I began writing an e-mail and soon realized with all the links I was including that it would make for a good blog post as well. Read on to find out what my most essential baby items are (and you might be surprised at how little they cost!!!)
Here's my list, it's really simple since I don't believe babies need much:
1) Love and security. Therefore, a sling or carrier of some sort so that baby can be on you during a majority of your time together. Bonding is very important! I like Dr. Sears' Attachment Parenting book, it's a great resource. Here are his Top 7 Reasons to do AP. I personally love the New Native Carrier (shown below with Kirsten, just a few days old!) and the Maya Wrap.
I personally love the Portland boutique Milagro's, an awesome mom-run business and an amazing resource for all things AP.
2) Good food. Breast milk is the best. A pump is helpful is you have a low supply, but generally the baby is the best stimulator. You need to have good, nourishing food at your disposal for your postpartum time. I would start stashing leftovers of meals in the freezer for a nice arsenal of easy-to-reheat, nourishing food. Here's a guide that I follow when nursing and preggo, based on what traditional societies have always considered an optimal diet for nursing moms .
You may also want to purchase some good nursing mother tea , such as blessed thistle, goat's rue , fennel.....I order through Mountian Rose Herbs.
If, for some reason you have supply problems and through all reasonable measures you decide you need to supplement, (as I needed to!) there is a nourishing, homemade formula that closely resembles breastmilk that you can make. It takes some time, but it's so much better than commercial. Here's Cheeseslave's very easy to follow guide to making this formula. Cheeseslave and I had a very similar breastfeeding journey!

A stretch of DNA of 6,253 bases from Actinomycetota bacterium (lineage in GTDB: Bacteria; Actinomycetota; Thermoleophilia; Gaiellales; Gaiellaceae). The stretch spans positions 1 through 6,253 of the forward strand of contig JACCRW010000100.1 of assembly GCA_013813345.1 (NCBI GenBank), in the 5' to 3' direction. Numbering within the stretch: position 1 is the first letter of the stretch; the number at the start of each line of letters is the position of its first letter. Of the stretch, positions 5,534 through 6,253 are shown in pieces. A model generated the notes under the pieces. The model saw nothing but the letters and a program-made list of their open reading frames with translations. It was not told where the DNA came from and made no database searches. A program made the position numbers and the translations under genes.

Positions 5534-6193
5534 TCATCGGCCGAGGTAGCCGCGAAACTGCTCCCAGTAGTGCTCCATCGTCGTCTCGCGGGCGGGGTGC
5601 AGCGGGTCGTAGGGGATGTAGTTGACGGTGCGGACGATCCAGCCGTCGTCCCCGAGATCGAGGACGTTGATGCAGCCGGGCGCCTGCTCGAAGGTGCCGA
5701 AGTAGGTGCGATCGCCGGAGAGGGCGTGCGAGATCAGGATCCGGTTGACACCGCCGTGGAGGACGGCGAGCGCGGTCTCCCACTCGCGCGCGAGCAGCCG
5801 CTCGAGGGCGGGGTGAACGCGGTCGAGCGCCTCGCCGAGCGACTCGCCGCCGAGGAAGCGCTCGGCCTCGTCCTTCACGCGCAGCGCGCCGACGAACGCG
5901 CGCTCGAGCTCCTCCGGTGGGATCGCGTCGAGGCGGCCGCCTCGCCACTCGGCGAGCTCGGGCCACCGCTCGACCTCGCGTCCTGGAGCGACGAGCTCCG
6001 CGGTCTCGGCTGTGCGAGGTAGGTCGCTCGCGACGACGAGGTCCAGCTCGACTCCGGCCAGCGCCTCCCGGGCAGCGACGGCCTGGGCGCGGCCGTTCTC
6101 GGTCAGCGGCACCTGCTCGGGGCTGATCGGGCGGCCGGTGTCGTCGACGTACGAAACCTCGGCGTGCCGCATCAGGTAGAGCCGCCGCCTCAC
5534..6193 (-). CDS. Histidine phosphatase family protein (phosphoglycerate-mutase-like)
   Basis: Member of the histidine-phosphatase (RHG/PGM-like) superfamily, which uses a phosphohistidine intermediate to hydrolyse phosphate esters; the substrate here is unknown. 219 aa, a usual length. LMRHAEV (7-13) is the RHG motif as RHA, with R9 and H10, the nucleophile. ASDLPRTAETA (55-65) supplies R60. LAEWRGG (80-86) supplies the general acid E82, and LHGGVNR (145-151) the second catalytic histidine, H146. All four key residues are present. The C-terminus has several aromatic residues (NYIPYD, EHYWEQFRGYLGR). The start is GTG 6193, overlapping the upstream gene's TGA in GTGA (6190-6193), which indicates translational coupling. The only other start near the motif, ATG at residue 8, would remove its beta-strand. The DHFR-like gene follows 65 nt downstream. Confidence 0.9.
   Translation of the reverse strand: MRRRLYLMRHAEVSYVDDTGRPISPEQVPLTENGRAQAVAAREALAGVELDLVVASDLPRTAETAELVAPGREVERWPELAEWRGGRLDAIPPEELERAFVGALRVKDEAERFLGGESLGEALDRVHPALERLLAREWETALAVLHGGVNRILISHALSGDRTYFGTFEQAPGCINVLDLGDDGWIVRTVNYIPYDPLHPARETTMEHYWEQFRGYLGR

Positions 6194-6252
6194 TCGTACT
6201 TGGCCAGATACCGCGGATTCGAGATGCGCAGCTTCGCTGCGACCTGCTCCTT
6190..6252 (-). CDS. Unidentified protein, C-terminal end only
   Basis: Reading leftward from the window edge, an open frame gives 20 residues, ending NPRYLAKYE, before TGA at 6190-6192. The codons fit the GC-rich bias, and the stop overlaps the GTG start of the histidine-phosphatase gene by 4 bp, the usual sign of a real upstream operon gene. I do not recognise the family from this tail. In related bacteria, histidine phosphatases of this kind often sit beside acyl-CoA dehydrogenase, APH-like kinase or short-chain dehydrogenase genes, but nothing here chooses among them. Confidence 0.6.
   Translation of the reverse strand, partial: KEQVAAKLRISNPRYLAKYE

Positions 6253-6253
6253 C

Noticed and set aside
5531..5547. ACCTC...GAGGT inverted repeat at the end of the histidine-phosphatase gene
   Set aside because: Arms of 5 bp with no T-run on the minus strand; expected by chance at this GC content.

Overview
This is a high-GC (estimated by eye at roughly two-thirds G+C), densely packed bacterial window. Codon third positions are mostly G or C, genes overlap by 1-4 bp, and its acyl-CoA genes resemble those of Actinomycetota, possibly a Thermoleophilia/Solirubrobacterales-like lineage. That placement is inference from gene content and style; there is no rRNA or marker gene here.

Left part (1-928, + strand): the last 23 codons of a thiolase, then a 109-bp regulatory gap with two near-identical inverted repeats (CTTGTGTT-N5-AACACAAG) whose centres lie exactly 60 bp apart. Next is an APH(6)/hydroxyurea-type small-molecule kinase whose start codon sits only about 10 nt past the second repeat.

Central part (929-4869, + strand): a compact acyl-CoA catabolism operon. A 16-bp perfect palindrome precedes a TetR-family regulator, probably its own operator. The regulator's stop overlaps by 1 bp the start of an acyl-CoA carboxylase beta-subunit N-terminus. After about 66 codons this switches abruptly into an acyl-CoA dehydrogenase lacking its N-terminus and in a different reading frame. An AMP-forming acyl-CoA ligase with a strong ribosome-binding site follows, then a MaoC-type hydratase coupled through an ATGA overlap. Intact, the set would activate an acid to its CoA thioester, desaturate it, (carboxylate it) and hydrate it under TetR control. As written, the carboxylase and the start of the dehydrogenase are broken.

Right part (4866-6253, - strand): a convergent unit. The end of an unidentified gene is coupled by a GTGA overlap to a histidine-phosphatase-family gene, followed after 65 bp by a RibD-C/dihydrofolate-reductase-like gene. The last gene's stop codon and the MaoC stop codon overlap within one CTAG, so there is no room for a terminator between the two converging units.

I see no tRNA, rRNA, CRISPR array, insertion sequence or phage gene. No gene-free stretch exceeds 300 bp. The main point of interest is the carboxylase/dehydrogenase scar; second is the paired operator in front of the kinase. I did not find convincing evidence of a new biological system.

Later on, when you start solids, finding good glass storage containers (ebay even had a whole set of empty baby food jars for $0.99!) for homemade baby food is a must. I also like to use these types of stainless steel sippy cups .
3) A well-informed decision about vaccinations. It's really a hot issue and traditional docs can differ widely on how they approach the issue. I personally have chosen to delay vaccinations for my children and have a doctor who is supportive of this . Not all are, and you have to really do your research. There are obvious reasons why you should vaccinate, but the "cons" are not always so widely publicized by the madia. This link offers a comprehensive article on the entire issue and really solidified my personal view.
4) A safe place to sleep . Some people choose to co-sleep, some choose to use a crib, some do both.
I have done different things with each of my two children based on what they needed the most. My oldest (who has neurological damage due to birth and gestational trauma) was and is a VERY high needs attachment baby. She could only sleep in bed next to me (and still needs to at almost 4!) My 18 month old son is also very well attached, but he had a completely different gestation and birth. He sleeps through the night in his crib and LOVES being in it.
Either way, make sure the bedding is safe and use precautions if you do decide to co-sleep. I loved the experience, personally, but I also love that my son happily falls asleep on his own in his crib!
There is some evidence to suggest that toxins from crib mattresses cause SIDS. There is no evidence, of course, to confirm, just strong correllations. I would highly reccommend an organic crib mattress or organic futon for the floor for baby to sleep on. I do not, by the way, reccommend the sleeping arrangement shown below!